Like so much of the world, Aitkin Assistant Fire Chief Seth Jacobs remembers where he was on Sept. 11, 2001.
Close to his one-year anniversary with the Aitkin Fire Department, he had picked up his kids and headed to a friend’s house.
“(The friend) hollered, ‘you’ve got to come see this,’” Jacobs said. “As I walked in, I saw the second plane hit the towers.”
Now, 20 years later, Jacobs has helped organize the fire department’s response to the 20th anniversary of that day. The department will host a 9/11 Remembrance Walk and Ceremony Saturday, Sept. 11 starting at 8:46 a.m. – the time when the first plane hit the north tower of the World Trade Center.
The walk will begin at the Aitkin Fire Department – 109 First Ave. NW – and end at the Aitkin County Courthouse with a short ceremony.
The fire department is also selling T-shirts, with the proceeds going directly to the Minnesota Fallen Firefighters Foundation.
The walk is 3.43 kilometers, stretching through southeast Aitkin, honoring 343 firefighters killed on 9/11. After the walk, the program will feature a guest speaker – Bruce West, the assistant commissioner of the Department of Public Safety in Minnesota.
West has been in the Minnesota fire service for 41 years. He and Aitkin Fire Chief Brian Pisarek are an example of the chance friendships that occur as firefighters meet at various trainings and events – events that help develop firefighters into family.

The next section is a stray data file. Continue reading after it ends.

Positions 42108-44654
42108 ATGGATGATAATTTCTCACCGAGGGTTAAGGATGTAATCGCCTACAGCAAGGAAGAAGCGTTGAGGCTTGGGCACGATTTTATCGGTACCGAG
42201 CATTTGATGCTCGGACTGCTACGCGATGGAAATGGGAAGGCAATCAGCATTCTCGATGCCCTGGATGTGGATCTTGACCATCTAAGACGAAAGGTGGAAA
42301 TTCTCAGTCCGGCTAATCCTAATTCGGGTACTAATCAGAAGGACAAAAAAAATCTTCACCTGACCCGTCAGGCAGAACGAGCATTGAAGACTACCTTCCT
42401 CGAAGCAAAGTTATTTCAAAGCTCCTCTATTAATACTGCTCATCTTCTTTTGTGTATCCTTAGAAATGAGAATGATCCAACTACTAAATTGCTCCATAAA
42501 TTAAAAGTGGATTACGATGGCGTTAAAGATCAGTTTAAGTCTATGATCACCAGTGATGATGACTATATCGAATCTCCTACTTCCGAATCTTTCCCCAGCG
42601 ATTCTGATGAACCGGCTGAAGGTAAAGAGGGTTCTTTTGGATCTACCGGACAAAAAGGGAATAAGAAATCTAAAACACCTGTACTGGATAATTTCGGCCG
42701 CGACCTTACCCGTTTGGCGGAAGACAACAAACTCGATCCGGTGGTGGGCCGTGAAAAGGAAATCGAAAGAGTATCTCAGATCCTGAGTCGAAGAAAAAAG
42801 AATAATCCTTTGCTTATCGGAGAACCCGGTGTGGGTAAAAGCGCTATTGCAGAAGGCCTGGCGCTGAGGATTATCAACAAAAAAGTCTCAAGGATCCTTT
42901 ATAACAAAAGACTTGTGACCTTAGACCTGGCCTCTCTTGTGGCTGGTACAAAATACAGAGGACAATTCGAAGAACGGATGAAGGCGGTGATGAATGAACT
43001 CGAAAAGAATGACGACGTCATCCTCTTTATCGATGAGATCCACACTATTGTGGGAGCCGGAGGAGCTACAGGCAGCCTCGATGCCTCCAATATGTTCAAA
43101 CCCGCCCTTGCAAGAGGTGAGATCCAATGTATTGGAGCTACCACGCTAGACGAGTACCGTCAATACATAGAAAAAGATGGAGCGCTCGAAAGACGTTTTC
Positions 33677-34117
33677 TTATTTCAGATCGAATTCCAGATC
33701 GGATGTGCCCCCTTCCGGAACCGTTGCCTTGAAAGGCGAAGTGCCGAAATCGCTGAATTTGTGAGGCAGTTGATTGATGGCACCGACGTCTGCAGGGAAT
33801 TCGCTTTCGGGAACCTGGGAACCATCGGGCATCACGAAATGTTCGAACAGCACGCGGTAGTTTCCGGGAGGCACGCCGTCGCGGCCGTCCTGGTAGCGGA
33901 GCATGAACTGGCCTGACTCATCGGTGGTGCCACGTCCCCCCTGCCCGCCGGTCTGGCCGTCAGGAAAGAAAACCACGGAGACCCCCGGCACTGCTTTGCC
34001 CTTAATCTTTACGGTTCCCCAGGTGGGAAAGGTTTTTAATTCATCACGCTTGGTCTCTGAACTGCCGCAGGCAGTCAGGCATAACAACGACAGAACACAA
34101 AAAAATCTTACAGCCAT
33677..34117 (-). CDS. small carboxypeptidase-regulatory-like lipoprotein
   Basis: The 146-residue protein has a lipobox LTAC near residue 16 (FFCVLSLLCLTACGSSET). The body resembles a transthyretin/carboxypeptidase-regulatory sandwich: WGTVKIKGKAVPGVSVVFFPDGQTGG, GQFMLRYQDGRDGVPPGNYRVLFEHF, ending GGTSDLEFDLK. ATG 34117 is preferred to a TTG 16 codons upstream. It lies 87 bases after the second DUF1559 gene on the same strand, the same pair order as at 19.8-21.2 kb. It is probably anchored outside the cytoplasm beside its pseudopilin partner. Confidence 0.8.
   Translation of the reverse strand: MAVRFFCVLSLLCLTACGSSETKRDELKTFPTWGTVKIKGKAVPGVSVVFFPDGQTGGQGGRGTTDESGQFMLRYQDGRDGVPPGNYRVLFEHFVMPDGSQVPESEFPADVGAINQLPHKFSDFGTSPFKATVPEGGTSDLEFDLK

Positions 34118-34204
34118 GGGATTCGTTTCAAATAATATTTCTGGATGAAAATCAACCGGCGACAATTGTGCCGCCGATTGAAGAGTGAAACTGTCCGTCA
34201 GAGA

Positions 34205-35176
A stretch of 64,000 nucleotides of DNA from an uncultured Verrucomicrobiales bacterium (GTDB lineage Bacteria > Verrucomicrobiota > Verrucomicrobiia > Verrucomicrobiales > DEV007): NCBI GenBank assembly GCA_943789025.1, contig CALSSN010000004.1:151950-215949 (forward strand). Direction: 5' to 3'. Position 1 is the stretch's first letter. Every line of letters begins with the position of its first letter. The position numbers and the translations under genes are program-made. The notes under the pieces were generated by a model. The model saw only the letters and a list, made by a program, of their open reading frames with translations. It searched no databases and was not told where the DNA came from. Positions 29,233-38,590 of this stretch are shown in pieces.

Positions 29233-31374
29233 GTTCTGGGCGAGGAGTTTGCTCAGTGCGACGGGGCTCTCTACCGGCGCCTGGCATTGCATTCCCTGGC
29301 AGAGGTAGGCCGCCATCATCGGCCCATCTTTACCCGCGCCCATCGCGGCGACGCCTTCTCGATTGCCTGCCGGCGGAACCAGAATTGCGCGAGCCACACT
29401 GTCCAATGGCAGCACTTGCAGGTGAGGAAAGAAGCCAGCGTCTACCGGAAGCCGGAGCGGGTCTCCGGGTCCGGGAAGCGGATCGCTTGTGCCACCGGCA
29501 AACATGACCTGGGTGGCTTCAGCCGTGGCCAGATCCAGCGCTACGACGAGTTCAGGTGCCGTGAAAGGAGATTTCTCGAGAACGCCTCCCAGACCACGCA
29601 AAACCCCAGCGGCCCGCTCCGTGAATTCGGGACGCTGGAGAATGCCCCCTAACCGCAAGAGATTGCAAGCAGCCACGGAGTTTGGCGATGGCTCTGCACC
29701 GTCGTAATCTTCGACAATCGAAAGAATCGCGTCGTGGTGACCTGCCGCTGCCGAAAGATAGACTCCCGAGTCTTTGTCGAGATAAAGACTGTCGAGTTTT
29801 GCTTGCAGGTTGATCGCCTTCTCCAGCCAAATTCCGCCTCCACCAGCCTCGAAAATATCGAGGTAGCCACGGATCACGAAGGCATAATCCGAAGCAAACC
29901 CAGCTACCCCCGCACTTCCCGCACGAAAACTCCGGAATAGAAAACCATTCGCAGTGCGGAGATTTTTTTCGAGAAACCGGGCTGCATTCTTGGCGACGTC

That’s something Jacobs can relate to, now 21 years into his career with the fire department. Members of the group made themselves available to head to New York to help with the aftermath of that day.
In Jacobs’ case, that meant taking a leave of absence from his job to make himself available.
“We just weren’t called up,” he said. “They had enough people much closer.”
He can look back now and realize that perhaps he dodged a bullet, with the number of deaths still occurring with those who did respond – now mostly due to cancer.
The first year after 9/11, though, the memorial started. There was a service, a parade and a flyover with old World War II airplanes.
But now, 20 years later, Jacobs said the department wanted to do more.
“It was just discussed that with it being the 20-year anniversary, maybe we should do a little bit more,” Jacobs said. “We tossed ideas around. The walk came to be the idea we liked the best, out of all of us.”
The department’s 1927 fire truck will lead the procession, and message boards will be set up at the memorial offering facts and figures about 9/11.
The sacrifices made by those people and the first firefighters on scene Sept. 11, 2001, still resonate, the people who go in when others are running out.
“That really is what you do,” Jacobs said. “We don’t have World Trade Centers, but ... we have things that can turn just as bad just as fast.”
It’s odd for Jacobs to realize how much time has passed. While Jacobs hopes the city will never face an event on the scale of 9/11, he also said it’s important to recognize the sacrifices made – and for people to remember.
“Every kid in the high school wasn’t alive when 9-11 happened. They’re all under 18,” Jacobs said. “Some of the teachers were maybe new teachers, maybe only 4,5, 6 years old at the time.
“We don’t want the significance of (9/11) to be lost,” he added. “(Our walk) ... we don’t want people crying, but we want people thinking.”
For any questions or more information, call Jacobs at 218-851-6648.